The joys of stop signs

Discussion in 'The Bike Cafe' started by bigfloppyllama, Jun 25, 2003.

  1. bigfloppyllama

    bigfloppyllama New Member

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    I was out on Alameda today and while the later half of the ride doesn’t have many stop signs, the first half of the trip runs right through a few suburbs laden with stop signs at every corner. About 90% of the time I’ll come to the empty intersection and end up having to unhook myself from the left pedal (not clip less, but the strap sort of thing). This being in California, complete stops are a very rare occurrence and most cars just slow down to about 5mph before speeding up again (provided there are no other cars waiting to go). While driving and cycling I’ve always been pretty good about making complete stops, but that was before I started using these pedals. It’s pretty annoying to have to keep unhooking myself and then trying to flip the pedal around and insert my foot. I’m not too familiar with the laws and leeway police have towards bikers that slow down to a near crawl (under 1Mph) and then continue on without putting a foot down. My friend says his cousin got a fine for not putting his foot down, but I wasn’t informed on the situation. I only do this when the entire intersection is empty and there are no cars in sight. Any thoughts on this prospect of stop signs?
     
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  2. Vo2

    Vo2 Member

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    Here in SA, my non-cycling motorist buddies reckon that one of the main reasons they hate cyclists is becuase they don't stop at stop signs and robots (traffic lights). Some of them have even told me to my face that they will deliberately try and drive as close as possible past a cyclist at intersections, just to force them to unclip.
    Sad state of affairs, I know :(
     
  3. bigfloppyllama

    bigfloppyllama New Member

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    Hmm. Most cyclists i've seen usually unhook/unclip when there are cars around. With so many distractions on the popular riding roads most people I come across are overyl cautious at stop lights and busy intersections.
     
  4. JoelinNH

    JoelinNH New Member

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    Sometimes I pick a nearby parking lot, if possible, near the intersection, and complete smaller circles, while eyeing the light, and then proceed to and through the intersection once the lights have turned in my favor. When stops are unavoidable, a tall curbing is also quite handy as you only have to unclip from the one side and rest on the curb. Unfortunately there are 17 lights on my rural road!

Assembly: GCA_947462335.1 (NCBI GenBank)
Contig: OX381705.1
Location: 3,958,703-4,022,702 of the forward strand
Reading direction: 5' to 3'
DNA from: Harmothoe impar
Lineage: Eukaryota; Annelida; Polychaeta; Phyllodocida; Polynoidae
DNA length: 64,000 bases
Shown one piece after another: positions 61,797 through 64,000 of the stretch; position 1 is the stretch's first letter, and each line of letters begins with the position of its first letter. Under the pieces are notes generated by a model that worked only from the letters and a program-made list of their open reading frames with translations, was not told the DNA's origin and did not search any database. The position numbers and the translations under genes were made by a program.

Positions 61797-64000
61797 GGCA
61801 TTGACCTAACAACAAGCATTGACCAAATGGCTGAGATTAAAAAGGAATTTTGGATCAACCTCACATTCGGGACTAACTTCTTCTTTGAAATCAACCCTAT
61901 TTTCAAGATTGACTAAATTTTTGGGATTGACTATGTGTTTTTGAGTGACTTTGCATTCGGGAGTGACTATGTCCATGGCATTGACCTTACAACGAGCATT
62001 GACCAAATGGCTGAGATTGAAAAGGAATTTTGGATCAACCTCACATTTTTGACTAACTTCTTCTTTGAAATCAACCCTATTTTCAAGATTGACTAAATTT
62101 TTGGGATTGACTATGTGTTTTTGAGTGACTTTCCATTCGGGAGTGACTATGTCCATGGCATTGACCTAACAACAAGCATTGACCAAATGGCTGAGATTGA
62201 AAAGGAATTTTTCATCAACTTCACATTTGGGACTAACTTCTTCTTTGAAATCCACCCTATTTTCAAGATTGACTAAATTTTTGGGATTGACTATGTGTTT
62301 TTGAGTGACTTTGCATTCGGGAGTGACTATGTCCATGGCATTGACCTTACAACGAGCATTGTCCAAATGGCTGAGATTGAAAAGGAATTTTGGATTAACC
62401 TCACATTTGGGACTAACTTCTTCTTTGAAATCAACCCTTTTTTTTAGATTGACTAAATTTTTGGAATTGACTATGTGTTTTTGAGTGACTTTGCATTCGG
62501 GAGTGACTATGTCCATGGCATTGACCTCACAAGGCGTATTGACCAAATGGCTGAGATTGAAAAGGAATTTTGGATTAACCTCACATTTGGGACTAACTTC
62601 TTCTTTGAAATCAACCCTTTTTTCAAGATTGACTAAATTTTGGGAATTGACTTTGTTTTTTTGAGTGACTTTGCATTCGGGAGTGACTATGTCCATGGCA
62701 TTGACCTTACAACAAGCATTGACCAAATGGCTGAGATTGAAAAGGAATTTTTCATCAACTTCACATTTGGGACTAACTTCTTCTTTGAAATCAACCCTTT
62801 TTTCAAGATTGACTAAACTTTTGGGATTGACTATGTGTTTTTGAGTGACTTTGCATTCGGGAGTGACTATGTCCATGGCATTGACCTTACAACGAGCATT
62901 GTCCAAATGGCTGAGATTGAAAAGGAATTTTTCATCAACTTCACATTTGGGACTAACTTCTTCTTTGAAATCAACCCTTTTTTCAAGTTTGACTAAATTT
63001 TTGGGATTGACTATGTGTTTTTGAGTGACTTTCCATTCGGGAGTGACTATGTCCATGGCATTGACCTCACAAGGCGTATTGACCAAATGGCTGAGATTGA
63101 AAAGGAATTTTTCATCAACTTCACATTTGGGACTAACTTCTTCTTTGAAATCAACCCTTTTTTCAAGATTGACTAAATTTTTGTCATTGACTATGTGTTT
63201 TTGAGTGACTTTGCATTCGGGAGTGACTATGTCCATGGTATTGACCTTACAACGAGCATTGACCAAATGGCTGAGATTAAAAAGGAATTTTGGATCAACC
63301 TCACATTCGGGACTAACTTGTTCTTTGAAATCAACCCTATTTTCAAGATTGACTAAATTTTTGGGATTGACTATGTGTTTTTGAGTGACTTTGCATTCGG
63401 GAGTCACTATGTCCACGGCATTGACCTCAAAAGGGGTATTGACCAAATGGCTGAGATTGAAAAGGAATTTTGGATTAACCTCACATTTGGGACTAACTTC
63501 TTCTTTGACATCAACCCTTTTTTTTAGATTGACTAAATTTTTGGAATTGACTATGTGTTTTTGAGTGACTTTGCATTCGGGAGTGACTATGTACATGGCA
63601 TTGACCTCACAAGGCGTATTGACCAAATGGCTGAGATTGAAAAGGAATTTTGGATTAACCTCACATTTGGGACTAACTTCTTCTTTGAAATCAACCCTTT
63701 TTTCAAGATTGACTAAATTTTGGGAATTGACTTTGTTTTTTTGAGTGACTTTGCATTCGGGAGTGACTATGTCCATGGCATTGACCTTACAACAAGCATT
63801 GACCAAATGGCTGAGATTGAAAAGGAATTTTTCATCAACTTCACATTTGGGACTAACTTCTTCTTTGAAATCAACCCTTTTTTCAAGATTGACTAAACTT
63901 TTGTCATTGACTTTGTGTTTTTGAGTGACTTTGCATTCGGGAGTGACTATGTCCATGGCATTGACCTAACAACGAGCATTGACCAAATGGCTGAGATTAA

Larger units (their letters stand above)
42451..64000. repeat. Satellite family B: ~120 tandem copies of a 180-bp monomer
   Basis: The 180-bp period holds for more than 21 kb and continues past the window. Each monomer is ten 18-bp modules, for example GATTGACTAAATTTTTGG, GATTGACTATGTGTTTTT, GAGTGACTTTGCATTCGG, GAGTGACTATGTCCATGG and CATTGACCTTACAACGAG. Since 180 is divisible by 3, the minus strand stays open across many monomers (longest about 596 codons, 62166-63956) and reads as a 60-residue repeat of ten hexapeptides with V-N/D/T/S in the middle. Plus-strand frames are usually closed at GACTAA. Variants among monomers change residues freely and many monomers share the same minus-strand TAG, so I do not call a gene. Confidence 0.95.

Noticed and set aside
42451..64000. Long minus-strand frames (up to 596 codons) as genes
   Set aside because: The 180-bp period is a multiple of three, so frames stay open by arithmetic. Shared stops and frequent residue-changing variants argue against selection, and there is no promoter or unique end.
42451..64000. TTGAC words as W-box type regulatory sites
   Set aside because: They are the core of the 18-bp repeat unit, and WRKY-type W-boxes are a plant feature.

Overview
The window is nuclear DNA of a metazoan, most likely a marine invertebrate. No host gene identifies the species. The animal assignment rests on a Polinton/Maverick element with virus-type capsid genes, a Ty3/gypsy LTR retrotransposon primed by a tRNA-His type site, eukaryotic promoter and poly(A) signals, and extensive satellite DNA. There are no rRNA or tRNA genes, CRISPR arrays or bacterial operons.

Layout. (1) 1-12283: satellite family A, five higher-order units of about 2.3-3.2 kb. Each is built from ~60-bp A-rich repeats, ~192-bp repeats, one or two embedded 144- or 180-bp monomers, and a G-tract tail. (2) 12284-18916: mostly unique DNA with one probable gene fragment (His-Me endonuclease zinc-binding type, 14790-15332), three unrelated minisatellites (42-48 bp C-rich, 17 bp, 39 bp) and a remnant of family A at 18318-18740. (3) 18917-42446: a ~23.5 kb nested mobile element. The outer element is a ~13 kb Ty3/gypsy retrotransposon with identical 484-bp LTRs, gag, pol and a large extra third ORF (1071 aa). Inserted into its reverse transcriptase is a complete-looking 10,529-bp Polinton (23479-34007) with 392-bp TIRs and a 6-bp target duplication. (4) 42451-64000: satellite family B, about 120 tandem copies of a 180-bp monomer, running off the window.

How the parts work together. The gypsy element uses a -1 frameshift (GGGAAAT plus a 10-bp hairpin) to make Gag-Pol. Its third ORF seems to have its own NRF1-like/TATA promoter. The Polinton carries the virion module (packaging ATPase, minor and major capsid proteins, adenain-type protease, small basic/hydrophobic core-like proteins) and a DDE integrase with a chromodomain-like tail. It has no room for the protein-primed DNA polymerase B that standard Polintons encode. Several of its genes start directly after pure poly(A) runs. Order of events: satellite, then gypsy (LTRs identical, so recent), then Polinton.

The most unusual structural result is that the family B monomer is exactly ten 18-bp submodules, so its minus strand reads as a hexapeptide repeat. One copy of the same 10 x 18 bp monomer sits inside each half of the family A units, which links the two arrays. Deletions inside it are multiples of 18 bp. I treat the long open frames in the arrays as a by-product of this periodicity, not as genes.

5. Bateleur

    Bateleur New Member

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    I would normally approach a the same rules that applies to cars. that is .. first come first serve. If it turns out to be my turn I won't stop dead but my speed is down to a point that if there is a problem or a another car will not stop as it should, I would be able to stop or get myself to a safe position. I have not yet noticed an aggrivated motorist by this practice. Traffic lights I stop but sometimes if there is no cars approaching, I just get up and go. I have however had motorists being upset just by me pulling of a second before them at a traffic light.
     
  6. unfitbutslim

    unfitbutslim New Member

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    I'll consider myself lucky then. Its a one stop light town! The thought of a traffic light was non-existant a decade or two ago. Problem is the, the next traffic signal won't be so horrific for the towns people.
     
  7. Geonz

    Geonz New Member

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    I figure it's *more* annoying if I come to a full and utter stop when I'm preceding a car -- he's just got to wait longer. Cars are pretty friendly 'round here, though. Even the people in them, sometimes. Not everybody, of course.
     
  8. prestonjb

    prestonjb New Member

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    The typical rule for stop signs/lights in the USA is to stop.

    The riding in circles is a no-no. Even in a parking lot... Just stop and wait your turn.

    The accepted practice in the USA is to slow to what the cars do. For lights, a trackstand is acceptable but hard to do if the road is narrow or you are in a group.

    At stop signs you usually can roll around 2-3mph and wait your turn. Some motorist get confused and you may have to dab your toe so they will get the hint you are letting them go first.

    I would recommend ditching the clips for cleats. I use carbon sole mountain bike shoes on my road bike. The stiff soles give the same feel and no-hot-spots common of older road shoes with SPD cleats... And the tread on the shoe makes stopping and starting safer... No slippin' and slidin'

    And the SPD cleats are WAY more convient than those old clips. I also use mountain bike pedals (double sided)...
     
  9. Randal Lovelace

    Randal Lovelace New Member

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    Interesting, in Altamonte Springs the police/sherrif are lax about ticketing bicyclist...however Apopka (a town I pass thru to get to work daily) is on a vengfull ticket writing spree against bicyclist, motorcyclist, and moped riders.

    And just as a matter of note, I don't have fancy pedals and I always come to a full stop at lights and stop signs - personally I'd rather have to wait a few than to get hit by a car.
     
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